Some of the excerpted cover performances from Myles Kennedy, Bono, Brandi Carlyle, and others are accompanied by their two cents about what the song means. We see The Voice and The X Factor stages full of "Hallelulah" performers, one so stirring, her version winds up on the charts at #1, with Jeff Buckley's at #2 and Cohen's own at #36, revenge of a sort, Cohen says, for the company bigwigs who wouldn't publish the original record. Here we start to see the power an anthem has sung before thousands: "Hallelujah" has taken on a life of its own. And hearing such a song at night between two great rocks in a huge crowd and perhaps singing along is an intense collectivity and, perhaps, spirituality.

    This film that taps many voices and samples the charm and wit and gentlemanly politeness in performance of its subject, still does not escape conventions of the documentary biography format, such as heavy reliance on certain talking heads, first among them writer Larry Sloman, who has known Cohen ever since he was a young reporter even since he was a Rolling Stone reporter in 1974. An interesting one is the glamorous French fashion photographer Dominique Isserman, who became a girlfriend of Cohen remained close. Another Judy Collins. BUt while I was swept away in the final segment, couched as an "Epilogue," about Cohen's remarkable late flowering of creativity and performing all over the world agest 70 to 79, the tone for some may seem overly adulatory, one must listen to teh Playlist's Wendy Ide when she finds this film "contemplative, searching and stripped back" but also "navel gazing, ponderous and very slow." In short, it's for the enthusiastic newcomer like me, or for the fans. As an assessment and as a rounded picture of the man, it may be considered incomplete and unreliable. As an enticing calling card for newcomers, it's aces.


    Hallelujah: Leonard Cohen, a Journey, a Song, 115 mins., debuted Sept. 2, 2021 at Telluride, playing also at Venice, Ghent, Vienna, Amsterdam, Copenhagen (CPH:DOC), Toronto, Berlin and Sundance. Its US theatrical release will be heralded by a Tribeca showing Jun. 12 and 14, 2022. Metacritic rating: 63%. Sony Pictures Classics will release the film in select theaters Jul. 1, 2022.

    Last edited by Chris Knipp; 06-14-2022 at 08:06 AM.

  11. #26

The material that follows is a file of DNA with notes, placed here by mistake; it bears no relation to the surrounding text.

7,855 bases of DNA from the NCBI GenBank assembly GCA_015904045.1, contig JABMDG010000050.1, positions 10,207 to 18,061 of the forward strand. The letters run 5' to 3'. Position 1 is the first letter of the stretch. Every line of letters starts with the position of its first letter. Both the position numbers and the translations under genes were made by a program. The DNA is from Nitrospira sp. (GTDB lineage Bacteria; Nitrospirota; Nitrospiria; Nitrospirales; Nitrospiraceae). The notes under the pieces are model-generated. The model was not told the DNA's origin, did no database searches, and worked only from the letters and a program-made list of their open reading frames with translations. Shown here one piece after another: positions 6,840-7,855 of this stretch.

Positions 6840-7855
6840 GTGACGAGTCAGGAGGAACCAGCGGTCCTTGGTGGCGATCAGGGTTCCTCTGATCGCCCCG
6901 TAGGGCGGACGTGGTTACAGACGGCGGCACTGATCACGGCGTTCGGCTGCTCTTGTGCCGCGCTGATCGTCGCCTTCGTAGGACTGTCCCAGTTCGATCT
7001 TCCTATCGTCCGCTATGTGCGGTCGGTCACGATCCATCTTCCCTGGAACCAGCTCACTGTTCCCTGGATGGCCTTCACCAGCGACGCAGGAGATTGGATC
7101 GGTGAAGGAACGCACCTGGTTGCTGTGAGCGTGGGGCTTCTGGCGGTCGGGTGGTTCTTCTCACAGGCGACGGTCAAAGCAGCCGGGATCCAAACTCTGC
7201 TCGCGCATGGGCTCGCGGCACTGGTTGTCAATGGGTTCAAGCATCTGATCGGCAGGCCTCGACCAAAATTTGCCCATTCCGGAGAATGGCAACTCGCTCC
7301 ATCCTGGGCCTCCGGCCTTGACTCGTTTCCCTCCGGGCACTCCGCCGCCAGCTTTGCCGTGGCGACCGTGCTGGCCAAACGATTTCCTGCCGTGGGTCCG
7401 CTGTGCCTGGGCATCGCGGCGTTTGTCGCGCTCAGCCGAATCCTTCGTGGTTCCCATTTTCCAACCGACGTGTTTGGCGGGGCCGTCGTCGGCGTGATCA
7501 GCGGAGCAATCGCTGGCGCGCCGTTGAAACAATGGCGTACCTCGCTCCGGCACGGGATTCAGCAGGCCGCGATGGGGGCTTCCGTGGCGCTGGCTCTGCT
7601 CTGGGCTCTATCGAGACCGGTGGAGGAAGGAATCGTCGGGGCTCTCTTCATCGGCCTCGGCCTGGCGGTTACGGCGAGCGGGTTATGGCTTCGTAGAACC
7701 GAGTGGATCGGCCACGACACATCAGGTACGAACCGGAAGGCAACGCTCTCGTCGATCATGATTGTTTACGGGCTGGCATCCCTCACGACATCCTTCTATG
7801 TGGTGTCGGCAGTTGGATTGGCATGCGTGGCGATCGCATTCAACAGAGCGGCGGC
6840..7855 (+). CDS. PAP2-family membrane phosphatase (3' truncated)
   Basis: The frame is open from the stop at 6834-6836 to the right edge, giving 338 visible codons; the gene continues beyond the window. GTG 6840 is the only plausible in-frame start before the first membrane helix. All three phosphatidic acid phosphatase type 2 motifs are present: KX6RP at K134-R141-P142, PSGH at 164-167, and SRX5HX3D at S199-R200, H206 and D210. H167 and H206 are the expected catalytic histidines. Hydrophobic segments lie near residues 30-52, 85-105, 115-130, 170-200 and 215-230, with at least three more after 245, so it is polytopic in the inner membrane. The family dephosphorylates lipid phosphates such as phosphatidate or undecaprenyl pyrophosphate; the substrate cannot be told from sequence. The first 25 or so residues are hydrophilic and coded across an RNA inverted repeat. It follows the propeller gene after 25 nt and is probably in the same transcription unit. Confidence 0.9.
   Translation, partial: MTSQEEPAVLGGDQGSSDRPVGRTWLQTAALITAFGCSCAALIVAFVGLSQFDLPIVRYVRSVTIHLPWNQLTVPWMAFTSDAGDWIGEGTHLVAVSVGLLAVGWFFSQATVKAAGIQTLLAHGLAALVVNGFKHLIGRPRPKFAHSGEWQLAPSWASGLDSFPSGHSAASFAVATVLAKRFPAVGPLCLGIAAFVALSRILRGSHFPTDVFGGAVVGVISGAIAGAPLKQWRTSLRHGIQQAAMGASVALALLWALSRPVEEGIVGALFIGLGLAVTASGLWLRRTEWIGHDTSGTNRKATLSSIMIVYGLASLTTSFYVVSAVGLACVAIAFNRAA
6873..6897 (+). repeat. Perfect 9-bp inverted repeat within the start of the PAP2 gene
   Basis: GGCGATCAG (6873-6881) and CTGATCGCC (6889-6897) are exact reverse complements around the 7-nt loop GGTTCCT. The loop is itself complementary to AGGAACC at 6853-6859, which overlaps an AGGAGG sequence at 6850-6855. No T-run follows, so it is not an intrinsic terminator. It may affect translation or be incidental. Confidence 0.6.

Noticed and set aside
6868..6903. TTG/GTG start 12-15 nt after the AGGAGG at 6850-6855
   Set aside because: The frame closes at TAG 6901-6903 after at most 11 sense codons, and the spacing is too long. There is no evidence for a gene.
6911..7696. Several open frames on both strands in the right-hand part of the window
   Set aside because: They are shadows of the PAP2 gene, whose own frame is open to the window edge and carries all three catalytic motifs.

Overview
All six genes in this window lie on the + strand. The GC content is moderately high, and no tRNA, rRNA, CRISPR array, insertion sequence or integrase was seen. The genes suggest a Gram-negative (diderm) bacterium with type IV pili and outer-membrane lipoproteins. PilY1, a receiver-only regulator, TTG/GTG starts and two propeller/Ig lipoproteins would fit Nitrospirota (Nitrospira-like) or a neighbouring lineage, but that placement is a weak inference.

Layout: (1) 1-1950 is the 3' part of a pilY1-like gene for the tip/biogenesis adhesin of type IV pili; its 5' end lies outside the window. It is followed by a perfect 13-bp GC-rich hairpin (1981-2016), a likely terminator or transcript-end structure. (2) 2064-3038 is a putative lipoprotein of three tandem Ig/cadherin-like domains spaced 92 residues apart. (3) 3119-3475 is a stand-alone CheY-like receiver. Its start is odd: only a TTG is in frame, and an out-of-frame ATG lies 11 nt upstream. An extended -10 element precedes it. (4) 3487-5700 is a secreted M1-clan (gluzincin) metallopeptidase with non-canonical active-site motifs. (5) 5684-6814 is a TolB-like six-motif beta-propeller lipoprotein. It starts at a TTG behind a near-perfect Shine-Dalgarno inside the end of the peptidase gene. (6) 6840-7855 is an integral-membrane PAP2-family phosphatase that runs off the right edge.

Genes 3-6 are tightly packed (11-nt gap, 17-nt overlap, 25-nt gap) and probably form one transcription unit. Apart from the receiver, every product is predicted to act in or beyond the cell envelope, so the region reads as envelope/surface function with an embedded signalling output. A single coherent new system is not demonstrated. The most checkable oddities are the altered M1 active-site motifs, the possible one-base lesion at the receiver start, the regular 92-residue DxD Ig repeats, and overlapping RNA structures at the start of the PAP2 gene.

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    MURINA(Antoneta Alamat Kusijanović 2021)



    Island fever

    This 2021 winner of the Directors' Fortnight Caméra d'Or award at Cannes, produced by Martin Scorsese, is a promising debut for Croatian filmmaker Antoneta Alamat Kusjijanović, though even with handsome underwater and seacoast photography by dp Hélène Louvart, it still feels rather old fashioned. Maybe it's the casual reliance on the rugged Adriatic coastline as a photogenic setting for a brooding quadrangle (father, wife, daughter, glamorous guest), or maybe it's the whole concept, but one feels this is familiar material - even if it's eventually ramped up a bit higher than usual and uses more up to date underwater photography equipment. And just what is the young woman swimming away from, or to, at the end, exactly?

    There are two dark Mediterranean-type males. Daddy Ante (Leon Lucev) is an insecure alpha, especially in the presence of his super rich "friend" whom he and his wife used to work for and with whom they all speak fluent English, switching to Croatian among themselves. Ante's teenage daughter Julja (Gracija Filipović)) looks very good in her sleek one-piece bathing suits, but it's spoiled by a face that's usually glum and pouty. (We will learn why.) Mom, the svelte and pretty Nela (Danica Curcic), looks like she had Julja when she was about ten. Javier, or "Javi" (Cliff Curtis) is the visiting famous and mega-rich guy who had a thing for Nela, once was their boss, and to whom Ante now hopes to sell a hunk of his rocky island property for a resort. Ante lets Nela and Julja flirt with him to keep his attention away from international cellphone squabbles.

    Only this ploy backfires because Ante is coming down with a case of toxic masculinity, doubtless exacerbated by the presence of someone a million times richer and more confident than he is. Meanwhile, Javi tells Julja she has the looks and smarts to go anywhere and do anything and she should go to Harvard, and he can get her in. Moving to an apartment in Zagreb on the property sale money and staying with her parents won't do for Julja anymore and she is about to explode.